Category Archives: Sharing Nursing's Knowledge

Apr 14 2014
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Apr 7 2014
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In the Media: Mental Health Nurse Rocks Literary World

This is part of the April 2014 issue of Sharing Nursing’s Knowledge.

A nurse author is making a grand entrance on the literary scene.

British nurse Nathan Filer, 33, won a prestigious literary prize last month for his debut novel about mourning and mental illness. The book won the United Kingdom’s 2013 Costa Book of the Year award, which carries a prize of nearly $50,000.

Called Where the Moon Isn’t (and The Shock of the Fall in the U.K.), the novel tells the tale of a young schizophrenic who witnessed the death of his younger brother and winds up in a mental health institution.

It draws on Filer’s professional experience as a mental health nurse; he has worked in psychiatric wards for more than a decade.

“For a first novel it is astonishingly sure-footed. ... I think there is genuine excitement about this winner,” chief judge Rose Tremai said, according to a blog post on National Public Radio. “It is not just about schizophrenia—it is about grief.” 

Filer has said that he intends to remain active in nursing despite his newfound literary success.

Apr 7 2014
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Recent Research About Nursing, April 2014

This is part of the April 2014 issue of Sharing Nursing’s Knowledge.

ICU Staffing’s Impact on Patient Outcomes

A nurse-led study from the United Kingdom has found that higher numbers of doctors and nurses in intensive care units (ICUs) have a positive effect on survival rates for high-risk patients.

A research team led by Elizabeth West, PhD, MSc, RN, Director of Research in the School of Health and Social Care at the University of Greenwich, used data on 38,000 patients in 65 ICUs in the United Kingdom, correlating patient outcomes with staffing levels for doctors, nurses, and support staff. They found that “higher numbers of nurses per bed ... and higher numbers of ‘consultants’ [senior hospital-based physicians or surgeons] were associated with higher survival rates. Further exploration revealed that the number of nurses had the greatest impact on patients at high risk of death.”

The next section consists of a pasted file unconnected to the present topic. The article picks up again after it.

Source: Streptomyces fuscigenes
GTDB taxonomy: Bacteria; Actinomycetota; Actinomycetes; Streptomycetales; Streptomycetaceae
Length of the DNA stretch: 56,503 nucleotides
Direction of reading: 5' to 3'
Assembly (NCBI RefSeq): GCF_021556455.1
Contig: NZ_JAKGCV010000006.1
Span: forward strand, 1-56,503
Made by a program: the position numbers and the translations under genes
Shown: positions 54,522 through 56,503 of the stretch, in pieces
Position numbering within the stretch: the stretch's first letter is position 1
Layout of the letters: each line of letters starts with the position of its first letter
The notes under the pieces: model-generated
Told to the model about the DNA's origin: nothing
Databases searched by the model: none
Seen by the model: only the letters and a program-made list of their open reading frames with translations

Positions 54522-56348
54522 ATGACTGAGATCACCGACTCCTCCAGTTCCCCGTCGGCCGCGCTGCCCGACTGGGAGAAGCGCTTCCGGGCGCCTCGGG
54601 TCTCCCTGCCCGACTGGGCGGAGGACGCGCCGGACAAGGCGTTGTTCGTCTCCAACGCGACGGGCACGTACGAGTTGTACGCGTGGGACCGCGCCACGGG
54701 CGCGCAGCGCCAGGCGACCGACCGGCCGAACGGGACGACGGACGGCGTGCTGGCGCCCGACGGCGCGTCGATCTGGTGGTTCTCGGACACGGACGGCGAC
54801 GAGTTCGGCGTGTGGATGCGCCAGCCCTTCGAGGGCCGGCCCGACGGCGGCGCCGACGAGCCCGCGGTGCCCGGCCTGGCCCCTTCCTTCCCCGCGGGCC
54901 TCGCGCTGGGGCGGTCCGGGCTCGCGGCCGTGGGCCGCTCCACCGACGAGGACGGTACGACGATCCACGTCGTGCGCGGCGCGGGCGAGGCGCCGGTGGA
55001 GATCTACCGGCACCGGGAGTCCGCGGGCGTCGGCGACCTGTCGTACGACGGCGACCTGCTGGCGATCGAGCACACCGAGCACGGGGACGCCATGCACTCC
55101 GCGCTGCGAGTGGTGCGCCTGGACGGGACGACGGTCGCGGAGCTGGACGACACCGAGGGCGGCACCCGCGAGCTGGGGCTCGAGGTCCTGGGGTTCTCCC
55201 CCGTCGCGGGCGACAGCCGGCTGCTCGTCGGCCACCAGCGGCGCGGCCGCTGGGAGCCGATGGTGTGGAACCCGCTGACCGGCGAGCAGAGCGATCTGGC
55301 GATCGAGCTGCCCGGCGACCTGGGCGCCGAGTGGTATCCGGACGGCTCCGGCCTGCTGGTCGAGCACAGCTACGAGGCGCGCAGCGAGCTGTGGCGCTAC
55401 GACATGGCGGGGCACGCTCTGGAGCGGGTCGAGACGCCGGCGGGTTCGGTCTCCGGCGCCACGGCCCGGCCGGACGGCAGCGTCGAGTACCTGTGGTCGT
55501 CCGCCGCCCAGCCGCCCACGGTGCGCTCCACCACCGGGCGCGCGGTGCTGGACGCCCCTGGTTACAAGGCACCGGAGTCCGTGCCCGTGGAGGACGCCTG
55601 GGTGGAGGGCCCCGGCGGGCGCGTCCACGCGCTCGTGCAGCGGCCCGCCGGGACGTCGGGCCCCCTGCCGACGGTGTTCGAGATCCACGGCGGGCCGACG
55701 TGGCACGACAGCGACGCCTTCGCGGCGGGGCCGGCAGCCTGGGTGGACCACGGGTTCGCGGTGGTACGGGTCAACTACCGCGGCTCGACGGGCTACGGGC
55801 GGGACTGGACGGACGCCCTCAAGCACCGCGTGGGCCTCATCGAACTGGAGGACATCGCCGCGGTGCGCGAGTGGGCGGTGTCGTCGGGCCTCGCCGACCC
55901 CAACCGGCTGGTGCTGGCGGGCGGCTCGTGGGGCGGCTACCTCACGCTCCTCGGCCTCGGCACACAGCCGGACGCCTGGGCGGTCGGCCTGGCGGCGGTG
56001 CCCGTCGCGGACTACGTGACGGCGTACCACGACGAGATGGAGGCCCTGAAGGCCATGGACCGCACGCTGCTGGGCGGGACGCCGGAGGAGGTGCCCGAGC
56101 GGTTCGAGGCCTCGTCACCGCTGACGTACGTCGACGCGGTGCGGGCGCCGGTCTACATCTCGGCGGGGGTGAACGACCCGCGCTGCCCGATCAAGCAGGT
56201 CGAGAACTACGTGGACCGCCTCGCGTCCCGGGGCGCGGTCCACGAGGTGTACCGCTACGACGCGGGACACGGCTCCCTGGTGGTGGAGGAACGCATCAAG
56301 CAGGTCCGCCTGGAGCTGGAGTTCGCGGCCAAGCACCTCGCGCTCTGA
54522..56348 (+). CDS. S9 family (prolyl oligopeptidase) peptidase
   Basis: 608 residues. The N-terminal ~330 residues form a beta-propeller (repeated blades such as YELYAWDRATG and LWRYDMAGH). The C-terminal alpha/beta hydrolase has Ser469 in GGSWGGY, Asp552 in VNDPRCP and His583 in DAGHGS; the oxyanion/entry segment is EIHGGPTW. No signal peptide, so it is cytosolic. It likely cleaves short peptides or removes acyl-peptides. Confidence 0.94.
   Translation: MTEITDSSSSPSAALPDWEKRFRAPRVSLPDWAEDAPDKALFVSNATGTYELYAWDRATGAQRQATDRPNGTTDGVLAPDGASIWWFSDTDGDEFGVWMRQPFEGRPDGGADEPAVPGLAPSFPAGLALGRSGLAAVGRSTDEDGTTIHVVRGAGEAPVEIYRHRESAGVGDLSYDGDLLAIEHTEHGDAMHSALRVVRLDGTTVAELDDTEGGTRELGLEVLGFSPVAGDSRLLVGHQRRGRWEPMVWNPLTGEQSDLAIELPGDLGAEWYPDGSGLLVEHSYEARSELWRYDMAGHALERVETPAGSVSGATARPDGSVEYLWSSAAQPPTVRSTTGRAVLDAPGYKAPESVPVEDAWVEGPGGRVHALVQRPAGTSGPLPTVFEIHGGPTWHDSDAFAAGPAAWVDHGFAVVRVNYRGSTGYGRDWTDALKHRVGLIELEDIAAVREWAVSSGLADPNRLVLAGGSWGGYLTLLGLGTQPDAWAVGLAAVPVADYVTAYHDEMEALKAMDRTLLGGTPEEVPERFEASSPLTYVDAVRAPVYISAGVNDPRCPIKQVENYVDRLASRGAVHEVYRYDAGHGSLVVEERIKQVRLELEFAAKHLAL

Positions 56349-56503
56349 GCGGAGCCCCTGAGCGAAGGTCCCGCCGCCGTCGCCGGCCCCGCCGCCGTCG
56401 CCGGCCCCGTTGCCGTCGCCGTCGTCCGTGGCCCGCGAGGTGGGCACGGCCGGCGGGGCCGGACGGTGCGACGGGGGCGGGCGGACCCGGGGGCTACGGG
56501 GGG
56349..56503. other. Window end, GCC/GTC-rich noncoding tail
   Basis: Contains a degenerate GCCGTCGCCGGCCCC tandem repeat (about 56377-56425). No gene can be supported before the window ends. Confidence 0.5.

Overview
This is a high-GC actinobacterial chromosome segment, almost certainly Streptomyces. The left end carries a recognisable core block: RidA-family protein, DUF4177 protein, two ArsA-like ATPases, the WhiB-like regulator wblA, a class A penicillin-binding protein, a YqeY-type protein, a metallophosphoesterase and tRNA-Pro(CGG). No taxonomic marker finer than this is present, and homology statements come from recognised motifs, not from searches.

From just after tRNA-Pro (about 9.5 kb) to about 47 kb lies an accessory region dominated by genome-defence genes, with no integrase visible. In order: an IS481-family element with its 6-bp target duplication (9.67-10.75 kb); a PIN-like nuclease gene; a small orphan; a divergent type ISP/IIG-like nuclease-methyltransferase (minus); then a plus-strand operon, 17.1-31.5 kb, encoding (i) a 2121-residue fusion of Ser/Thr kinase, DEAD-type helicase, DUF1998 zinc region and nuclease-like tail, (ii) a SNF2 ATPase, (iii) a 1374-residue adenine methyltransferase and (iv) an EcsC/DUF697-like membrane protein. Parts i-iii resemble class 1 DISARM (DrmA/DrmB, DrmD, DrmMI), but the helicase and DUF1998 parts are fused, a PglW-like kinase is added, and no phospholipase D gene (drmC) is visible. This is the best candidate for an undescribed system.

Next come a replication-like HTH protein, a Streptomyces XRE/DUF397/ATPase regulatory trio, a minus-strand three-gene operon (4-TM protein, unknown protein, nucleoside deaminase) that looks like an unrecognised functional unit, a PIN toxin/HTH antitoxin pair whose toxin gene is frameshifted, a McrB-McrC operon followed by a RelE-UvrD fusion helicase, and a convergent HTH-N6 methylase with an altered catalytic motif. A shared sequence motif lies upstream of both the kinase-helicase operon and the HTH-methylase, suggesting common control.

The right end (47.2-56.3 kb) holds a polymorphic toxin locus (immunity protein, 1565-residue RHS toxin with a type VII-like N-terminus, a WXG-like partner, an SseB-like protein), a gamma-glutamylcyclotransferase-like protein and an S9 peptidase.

“It seems reasonable to argue,” the researchers conclude, “that skilled nurses, who have the time to observe patients closely, to intervene or mobilise the team if they begin to deteriorate, would be most important to patients who are at the greatest risk. This study is the first to produce evidence that this is the case.” Their findings are published in the May 2014 issue of the International Journal of Nursing Studies.

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Mar 17 2014
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In the Media: Medical Leader Has Epiphany About Nurses

This is part of the March 2014 issue of Sharing Nursing’s Knowledge.

It took Arnold S. Relman, MD, one of the nation’s foremost medical thinkers, nine decades and a full-blown medical catastrophe to fully appreciate the value of nurses, according to an essay he penned in the Feb. 6 edition of the New York Review of Books.